Clinical research fellows Dr Peter Mooney and Dr Imran Aziz, based at the Royal Hallamshire Hospital, received the Coeliac UK National Patient Charity research prize and a Young Investigators award respectively.
Dr Mooney’s award was in recognition of his work developing a finger prick blood test, which could help to identify people with coeliac disease, a digestive condition caused by sensitivity to gluten, earlier. Coeliac disease currently only has a 25% diagnosis rate.
Standard testing involves a normal blood test followed by a biopsy, but the finger-prick blood test is equivalent in terms of sensitivity and less invasive for the patient. It provides a rapid result within ten minutes, compared to a turnaround of up to two weeks for the standard test.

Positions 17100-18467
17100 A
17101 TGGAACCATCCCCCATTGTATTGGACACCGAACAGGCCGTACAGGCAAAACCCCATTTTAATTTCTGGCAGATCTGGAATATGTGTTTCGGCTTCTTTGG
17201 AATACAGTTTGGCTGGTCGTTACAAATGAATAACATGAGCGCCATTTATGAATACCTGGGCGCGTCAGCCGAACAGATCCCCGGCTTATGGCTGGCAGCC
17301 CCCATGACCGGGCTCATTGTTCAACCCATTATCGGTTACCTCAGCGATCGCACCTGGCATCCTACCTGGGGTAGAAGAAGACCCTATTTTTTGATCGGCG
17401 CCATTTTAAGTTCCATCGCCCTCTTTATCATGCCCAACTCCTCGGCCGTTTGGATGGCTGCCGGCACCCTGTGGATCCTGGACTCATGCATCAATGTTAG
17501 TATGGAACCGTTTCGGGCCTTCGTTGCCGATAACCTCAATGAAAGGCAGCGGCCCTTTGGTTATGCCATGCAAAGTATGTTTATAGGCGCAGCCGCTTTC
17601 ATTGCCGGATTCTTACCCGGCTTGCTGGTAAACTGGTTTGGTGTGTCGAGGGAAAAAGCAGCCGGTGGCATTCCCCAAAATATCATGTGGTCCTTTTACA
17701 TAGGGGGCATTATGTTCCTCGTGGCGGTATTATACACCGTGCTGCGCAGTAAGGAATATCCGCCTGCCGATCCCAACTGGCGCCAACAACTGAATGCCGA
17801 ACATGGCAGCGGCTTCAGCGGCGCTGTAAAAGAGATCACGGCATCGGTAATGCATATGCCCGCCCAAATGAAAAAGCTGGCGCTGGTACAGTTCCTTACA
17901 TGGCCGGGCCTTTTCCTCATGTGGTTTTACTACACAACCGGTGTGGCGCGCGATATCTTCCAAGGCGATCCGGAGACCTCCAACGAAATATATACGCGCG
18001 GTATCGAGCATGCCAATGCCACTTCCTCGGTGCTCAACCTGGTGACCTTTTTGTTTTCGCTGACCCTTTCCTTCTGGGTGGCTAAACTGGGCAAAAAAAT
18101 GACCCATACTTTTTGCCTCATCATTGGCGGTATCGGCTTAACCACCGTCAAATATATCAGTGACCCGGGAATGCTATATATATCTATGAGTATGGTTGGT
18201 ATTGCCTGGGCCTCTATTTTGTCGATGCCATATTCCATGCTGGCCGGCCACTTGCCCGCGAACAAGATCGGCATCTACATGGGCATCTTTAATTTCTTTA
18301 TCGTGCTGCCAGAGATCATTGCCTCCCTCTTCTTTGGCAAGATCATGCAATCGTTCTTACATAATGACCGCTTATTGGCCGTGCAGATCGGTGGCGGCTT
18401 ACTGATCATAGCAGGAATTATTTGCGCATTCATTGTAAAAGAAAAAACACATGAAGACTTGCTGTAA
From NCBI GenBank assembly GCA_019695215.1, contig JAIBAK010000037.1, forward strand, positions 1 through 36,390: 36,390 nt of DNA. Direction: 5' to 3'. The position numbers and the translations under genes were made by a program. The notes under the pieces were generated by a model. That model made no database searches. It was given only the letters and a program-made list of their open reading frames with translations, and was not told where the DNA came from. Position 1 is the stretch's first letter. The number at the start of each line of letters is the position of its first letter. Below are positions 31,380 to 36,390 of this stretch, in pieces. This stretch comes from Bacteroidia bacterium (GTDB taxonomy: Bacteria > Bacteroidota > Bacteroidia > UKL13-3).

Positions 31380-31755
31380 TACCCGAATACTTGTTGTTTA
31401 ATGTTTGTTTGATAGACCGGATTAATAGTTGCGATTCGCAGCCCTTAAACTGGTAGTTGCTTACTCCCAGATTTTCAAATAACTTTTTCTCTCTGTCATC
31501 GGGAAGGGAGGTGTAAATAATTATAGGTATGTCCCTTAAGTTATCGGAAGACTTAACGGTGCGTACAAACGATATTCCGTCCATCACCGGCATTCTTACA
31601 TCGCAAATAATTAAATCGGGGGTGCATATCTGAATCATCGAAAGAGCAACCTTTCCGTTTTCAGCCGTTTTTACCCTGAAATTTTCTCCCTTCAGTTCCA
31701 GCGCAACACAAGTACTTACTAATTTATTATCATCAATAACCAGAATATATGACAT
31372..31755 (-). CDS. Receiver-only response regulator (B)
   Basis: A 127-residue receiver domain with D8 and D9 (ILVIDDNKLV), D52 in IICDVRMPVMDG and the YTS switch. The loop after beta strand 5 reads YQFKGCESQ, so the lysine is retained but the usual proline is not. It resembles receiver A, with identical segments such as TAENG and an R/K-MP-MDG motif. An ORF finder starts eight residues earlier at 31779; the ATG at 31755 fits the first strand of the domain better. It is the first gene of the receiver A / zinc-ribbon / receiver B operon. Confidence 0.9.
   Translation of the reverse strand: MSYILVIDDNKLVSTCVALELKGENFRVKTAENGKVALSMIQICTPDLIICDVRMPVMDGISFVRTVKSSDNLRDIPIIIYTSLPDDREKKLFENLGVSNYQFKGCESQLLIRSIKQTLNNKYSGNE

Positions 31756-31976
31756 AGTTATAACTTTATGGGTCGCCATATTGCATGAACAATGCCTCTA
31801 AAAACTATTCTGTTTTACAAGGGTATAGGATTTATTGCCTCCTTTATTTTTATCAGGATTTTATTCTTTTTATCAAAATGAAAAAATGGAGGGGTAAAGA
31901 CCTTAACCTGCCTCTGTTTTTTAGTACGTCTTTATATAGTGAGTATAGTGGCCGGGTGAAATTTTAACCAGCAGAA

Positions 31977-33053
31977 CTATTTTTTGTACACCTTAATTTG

Dr Mooney said: “Lots of people with coeliac disease go a long time before they are diagnosed, so we wanted to see if we now pick up more people at an earlier stage.
“The prize is a national award so it is a nice one to win.”
Dr Aziz was presented with his award at the Leeds Functional Gastrointestinal Meeting in recognition of his research into the impact of gluten free diets on patients with IBS. His findings have shown that patients with IBS but not coeliac disease still responded well to a gluten-free diet.
Dr Aziz said: “We found that those people who were naïve to the effects of diet improved with a gluten free diet in about 70% of cases.
“The award means a lot to me as the study I presented is a culmination of 3 years of hard work.”
Professor David Sanders, Consultant Gastroenterologist at the Royal Hallamshire Hospital, said: “Sheffield Teaching Hospitals is widely viewed as one of the premier gastroenterology units in the country. The success of the clinical services has been underpinned by research with 11 national and international awards since 2010. It is wonderful to see a new generation of researchers flying the flag.”